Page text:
Making of The Hacker's Guide to Python
As promised, today I would like to write a bit about the making of The Hacker's Guide to Python. It has been a very interesting experimentation, and I think it is worth sharing it with you.
All started out at the beginning of August 2013. I was spending my summer, as the rest of the year, hacking on OpenStack.
As years passed, I got more and more deeply involved in the various tools that we either built or contributed to within the OpenStack community. And I somehow got the feeling that my experience with Python, the way we used it inside OpenStack and other applications during these last years was worth sharing. Worth writing something bigger than a few blog posts.
The OpenStack project is doing code reviews, and therefore so did I for almost two years. That inspired a lot of topics, like the definitive guide to method decorators that I wrote at the time I started the hacker's guide. Stumbling upon the same mistakes or misunderstanding over and over is, somehow, inspiring.
I also stumbled upon Nathan Barry's blog and book Authority which were very helpful to get started and some sort of guideline.
All of that brought me enough ideas to start writing a book about Python software development for people already familiar with the language.
The first thing I started to do is to list all the topics I wanted to write about. The list turned out to have subjects that had no direct interest for a practical guide. For example, on one hand, very few developers know in details how metaclasses work, but on the other hand, I never had to write a metaclass during these last years. That's the kind of subject I decided not to write about, dropped all subjects that I felt were not going to help my reader to be more productive. Even if they could be technically interesting.
Then, I gathered all problems I saw during the code reviews I did during these last two years. Some of them I only recalled in the days following the beginning of that project. But I kept adding them to the table of contents, reorganizing stuff as needed.
After a couple of weeks, I had a pretty good overview of the contents that there I will write about. All I had to do was to fill in the blank (that sounds so simple now).
The entire writing of the took hundred hours spread from August to November, during my spare time. I had to stop all my other side projects for that.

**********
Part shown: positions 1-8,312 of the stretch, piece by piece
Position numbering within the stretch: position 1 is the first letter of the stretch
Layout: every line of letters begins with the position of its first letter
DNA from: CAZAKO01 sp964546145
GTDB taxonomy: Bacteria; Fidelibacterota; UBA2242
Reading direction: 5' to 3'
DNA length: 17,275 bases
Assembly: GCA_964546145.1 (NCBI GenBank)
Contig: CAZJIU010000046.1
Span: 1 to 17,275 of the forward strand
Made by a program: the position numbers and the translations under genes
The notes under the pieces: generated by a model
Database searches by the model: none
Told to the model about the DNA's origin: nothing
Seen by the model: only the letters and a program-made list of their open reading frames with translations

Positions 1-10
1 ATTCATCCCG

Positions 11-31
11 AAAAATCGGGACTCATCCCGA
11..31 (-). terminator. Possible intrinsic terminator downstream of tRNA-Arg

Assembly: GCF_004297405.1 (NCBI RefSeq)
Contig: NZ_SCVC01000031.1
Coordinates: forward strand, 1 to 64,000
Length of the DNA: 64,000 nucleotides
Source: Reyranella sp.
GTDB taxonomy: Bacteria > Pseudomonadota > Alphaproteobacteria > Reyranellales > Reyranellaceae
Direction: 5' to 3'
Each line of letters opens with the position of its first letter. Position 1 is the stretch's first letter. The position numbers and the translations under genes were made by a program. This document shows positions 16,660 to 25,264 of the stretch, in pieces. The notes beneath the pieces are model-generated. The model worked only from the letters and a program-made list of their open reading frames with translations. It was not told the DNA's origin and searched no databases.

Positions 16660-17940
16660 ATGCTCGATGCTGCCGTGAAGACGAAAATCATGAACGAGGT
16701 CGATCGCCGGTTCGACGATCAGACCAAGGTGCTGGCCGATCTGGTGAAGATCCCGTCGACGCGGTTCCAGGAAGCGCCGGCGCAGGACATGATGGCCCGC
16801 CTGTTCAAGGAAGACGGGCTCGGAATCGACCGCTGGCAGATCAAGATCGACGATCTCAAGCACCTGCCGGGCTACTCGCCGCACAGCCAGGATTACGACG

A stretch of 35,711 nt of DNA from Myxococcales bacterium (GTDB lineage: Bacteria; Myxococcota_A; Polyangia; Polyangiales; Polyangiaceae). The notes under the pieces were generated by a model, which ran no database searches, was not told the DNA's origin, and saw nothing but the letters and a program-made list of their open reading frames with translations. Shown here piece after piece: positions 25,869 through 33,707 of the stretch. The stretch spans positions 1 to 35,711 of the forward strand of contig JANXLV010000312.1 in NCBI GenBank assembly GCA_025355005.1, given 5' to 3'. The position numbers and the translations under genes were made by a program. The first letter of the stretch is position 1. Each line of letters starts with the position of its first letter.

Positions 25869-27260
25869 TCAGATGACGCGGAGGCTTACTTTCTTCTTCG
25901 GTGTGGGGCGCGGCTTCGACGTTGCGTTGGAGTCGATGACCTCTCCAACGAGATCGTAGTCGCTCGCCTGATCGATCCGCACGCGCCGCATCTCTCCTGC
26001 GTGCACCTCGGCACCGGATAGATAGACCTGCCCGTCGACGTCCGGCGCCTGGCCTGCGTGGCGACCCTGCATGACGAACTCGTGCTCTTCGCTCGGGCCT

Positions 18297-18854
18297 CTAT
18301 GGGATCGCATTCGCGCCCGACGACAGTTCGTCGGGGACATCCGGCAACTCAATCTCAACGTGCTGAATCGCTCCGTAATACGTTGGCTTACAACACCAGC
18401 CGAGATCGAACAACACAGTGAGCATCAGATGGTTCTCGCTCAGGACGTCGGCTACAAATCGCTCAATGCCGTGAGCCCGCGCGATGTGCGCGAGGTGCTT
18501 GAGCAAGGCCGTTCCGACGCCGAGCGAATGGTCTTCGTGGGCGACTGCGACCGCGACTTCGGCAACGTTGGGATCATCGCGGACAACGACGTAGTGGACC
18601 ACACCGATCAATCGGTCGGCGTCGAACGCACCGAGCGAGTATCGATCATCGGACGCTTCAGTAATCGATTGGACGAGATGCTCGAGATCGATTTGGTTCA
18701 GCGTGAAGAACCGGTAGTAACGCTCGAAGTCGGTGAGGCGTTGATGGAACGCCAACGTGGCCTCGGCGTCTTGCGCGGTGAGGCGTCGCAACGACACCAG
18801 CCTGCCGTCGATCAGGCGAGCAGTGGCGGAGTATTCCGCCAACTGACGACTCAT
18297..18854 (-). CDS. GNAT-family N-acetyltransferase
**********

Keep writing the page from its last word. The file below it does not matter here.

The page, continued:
While writing the book, I tried to parallelize every thing I could. That included asking people for interviews to be included in the book. I already had a pretty good list of the people I wanted to feature in the book, so I took some time as soon as possible to ask them, and send them detailed questions.
I discovered two categories of interviewees. Some of them were very fast to answer (≤ 1 week), and others were much, much slower. A couple of them even set up Git repositories to answer the questions, because that probably looked like an entire project to them. :-) So I had to not lose sight and kindly ask from time to time if everything was alright, and at some point started to kindly set some deadline.
In the end, the quality of the answers was awesome, and I like to think that was because I picked the right people!
Once the book was finished, I somehow needed to have people proof-reading it. This was probably the hardest part of this experiment. I needed two different types of reviews: technical reviews, to check that the content was correct and interesting, and language review. That one is even more important since English is not my native language.
Finding technical reviewers seemed easy at first, as I had ton of contacts that I identified as being able to review the book. I started by asking a few people if they would be comfortable reading a simple chapter and giving me feedbacks. I started to do that in September: having the writing and the reviews done in parallel was important to me in order to minimize latency and the book's release delay.
All people I contacted answered positively that they would be interested in doing a technical review of a chapter. So I started to send chapters to them. But in the end, only 20% replied back. And even after that, a large portion stopped reviewing after a couple of chapters.
Don't get me wrong: you can't be mad at people not wanting to spend their spare time in book edition like you do.
However, from the few people that gave their time to review a few chapters, I got tremendous feedback, at all level. That's something that was very important and that helped a lot getting confident. Writing a book alone for months without having anyone taking a look upon your shoulder can make you doubt that you are creating something worth it.